Akira Kurosawa’s Dreams

B

Akira Kurosawa’s Dreams

B

Akira Kurosawa’s Dreams

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The end of Akira Kurosawa’s career followed the trajectory of an epic, half-century-long narrative, climaxing in the late-period majesty of 1980’s Kagemusha and 1985’s Ran, and closing with a quiet denouement in minor, more intimate works like 1991’s Rhapsody In August and 1993’s Madadayo. In the time between these four films, the aging Kurosawa got some attention from Hollywood, first in a Lifetime Achievement Award at the 1989 Oscar ceremony, and later when several of his most prominent champions—Steven Spielberg, George Lucas, and Martin Scorsese among them—helped get Warner Brothers to support 1990’s Akira Kurosawa’s Dreams, a curious anthology project that’s unlike anything he’d ever attempted before. Though he was a great conjurer of images, Kurosawa was never given to abstraction, so his “dreams” are more like fantasies—some whimsical, some foreboding, and all serving as a repository for long-running themes and concerns. It’s simple, often beautiful, occasionally leaden, and unquestionably one-of-a-kind.

Covering eight “dreams” in two hours, the film is sequenced loosely but deliberately, beginning with colorful childhood fables and ending in the nightmares and wishes of a man in twilight. “Sunshine In The Rain” and “The Peach Orchard” are lovely storybook primers about a little boy learning not to trifle with nature, reinforced by wondrous images like a wedding processional of foxes in a “sun-shower” and animated life-size dolls standing up for felled peach trees. The film then makes an abrupt shift to the end of the continuum with “The Blizzard,” a grueling vision of men confronting the certainty of death, and “The Tunnel,” the first and most powerful of three “nightmares,” about the survival guilt of a Japanese army veteran haunted by his ghostly comrades-in-arms.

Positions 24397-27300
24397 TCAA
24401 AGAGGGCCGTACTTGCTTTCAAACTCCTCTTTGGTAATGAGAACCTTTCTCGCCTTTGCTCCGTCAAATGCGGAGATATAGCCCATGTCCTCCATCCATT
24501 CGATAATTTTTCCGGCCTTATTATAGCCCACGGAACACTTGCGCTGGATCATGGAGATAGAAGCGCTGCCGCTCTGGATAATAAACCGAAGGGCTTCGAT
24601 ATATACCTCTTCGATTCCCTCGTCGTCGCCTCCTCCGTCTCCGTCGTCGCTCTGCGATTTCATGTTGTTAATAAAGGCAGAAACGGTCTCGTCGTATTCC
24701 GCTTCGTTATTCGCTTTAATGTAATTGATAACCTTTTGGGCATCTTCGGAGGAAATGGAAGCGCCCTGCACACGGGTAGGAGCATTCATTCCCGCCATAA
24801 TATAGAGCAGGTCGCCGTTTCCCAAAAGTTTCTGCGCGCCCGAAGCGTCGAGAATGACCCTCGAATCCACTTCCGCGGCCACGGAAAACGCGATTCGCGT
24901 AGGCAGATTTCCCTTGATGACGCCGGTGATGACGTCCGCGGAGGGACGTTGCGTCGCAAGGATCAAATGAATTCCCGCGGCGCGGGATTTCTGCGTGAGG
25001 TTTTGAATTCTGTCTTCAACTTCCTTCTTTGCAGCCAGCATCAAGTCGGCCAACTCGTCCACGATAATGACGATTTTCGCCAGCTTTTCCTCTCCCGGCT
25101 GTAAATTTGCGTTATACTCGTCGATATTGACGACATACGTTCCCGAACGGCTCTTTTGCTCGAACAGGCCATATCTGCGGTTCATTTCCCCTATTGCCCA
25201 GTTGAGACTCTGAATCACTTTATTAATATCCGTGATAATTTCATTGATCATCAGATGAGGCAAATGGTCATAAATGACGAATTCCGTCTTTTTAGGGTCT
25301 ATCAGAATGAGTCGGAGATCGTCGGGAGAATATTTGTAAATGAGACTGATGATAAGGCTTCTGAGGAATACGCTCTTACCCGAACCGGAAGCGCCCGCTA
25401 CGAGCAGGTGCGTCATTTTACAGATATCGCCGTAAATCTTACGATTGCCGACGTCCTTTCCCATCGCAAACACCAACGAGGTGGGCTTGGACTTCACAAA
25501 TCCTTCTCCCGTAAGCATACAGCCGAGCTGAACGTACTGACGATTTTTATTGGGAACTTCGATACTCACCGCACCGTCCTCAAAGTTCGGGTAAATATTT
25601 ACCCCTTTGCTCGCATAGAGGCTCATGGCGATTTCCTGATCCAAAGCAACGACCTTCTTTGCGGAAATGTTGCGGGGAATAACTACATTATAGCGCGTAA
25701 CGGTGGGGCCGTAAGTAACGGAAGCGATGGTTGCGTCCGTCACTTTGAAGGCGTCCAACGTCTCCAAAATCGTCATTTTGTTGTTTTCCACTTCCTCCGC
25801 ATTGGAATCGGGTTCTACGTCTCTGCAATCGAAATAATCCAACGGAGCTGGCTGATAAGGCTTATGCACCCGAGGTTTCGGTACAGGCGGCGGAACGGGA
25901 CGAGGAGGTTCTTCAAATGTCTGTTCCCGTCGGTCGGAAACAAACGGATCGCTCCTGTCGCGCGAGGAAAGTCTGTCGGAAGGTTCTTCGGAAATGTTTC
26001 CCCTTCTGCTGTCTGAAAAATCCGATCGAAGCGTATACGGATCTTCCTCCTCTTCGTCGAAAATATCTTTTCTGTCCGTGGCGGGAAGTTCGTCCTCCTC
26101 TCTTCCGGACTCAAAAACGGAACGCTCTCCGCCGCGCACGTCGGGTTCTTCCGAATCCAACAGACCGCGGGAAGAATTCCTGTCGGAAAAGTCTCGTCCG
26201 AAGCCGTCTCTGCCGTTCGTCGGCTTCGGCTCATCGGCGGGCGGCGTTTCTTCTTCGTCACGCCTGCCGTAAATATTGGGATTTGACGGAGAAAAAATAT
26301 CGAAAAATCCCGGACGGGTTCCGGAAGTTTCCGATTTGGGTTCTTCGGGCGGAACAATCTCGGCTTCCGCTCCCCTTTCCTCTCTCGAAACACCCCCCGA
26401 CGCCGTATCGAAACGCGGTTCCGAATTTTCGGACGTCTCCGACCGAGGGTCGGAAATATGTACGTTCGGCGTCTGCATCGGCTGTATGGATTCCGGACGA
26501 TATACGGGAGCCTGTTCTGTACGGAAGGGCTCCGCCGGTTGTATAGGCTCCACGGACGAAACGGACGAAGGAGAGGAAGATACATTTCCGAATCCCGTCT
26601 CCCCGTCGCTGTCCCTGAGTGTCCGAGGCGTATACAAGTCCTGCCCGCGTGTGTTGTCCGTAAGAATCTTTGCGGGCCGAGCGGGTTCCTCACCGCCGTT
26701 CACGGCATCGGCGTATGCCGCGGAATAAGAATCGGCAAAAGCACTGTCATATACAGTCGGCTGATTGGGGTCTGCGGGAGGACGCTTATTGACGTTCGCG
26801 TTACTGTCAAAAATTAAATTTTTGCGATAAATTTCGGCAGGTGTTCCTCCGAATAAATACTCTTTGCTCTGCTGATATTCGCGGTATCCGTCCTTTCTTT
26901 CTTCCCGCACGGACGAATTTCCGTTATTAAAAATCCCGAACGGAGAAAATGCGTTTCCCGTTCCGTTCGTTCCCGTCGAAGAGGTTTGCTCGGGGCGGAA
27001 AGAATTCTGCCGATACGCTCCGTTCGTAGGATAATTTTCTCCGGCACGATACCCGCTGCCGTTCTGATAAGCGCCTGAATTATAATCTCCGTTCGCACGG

The second half fares less well, starting with “Crows,” which squanders the great premise of an art student entering a Vincent Van Gogh painting and taking pointers from the man himself, though Martin Scorsese’s jittery turn as Van Gogh is a hoot. Kurosawa’s worries about nuclear catastrophe seem prophetic in light of the recent damage done to the Fukushima nuclear power plant, but the one-two of “Mount Fuji In Red” and “The Weeping Demon” cover such a tragedy and its aftermath with too heavy a hand. He regains his bearings for the final segment, “Village Of The Watermills,” an idealized fantasy about a village that achieved happiness by rejecting the advances of the modern world.

Akira Kurosawa’s Dreams could never be confused for David Lynch’s Dreams: Kurosawa doesn’t have a feel for the odd logic and ever-shifting landscapes of dreams or nightmares, and his stories are all simple, distilled to their essence. Still, the concept allows him the freedom to create some magic with the camera—and teams of special-effects artists—and express himself in a new way. And for an 80-year-old filmmaker, that’s rare.

Key features: None.

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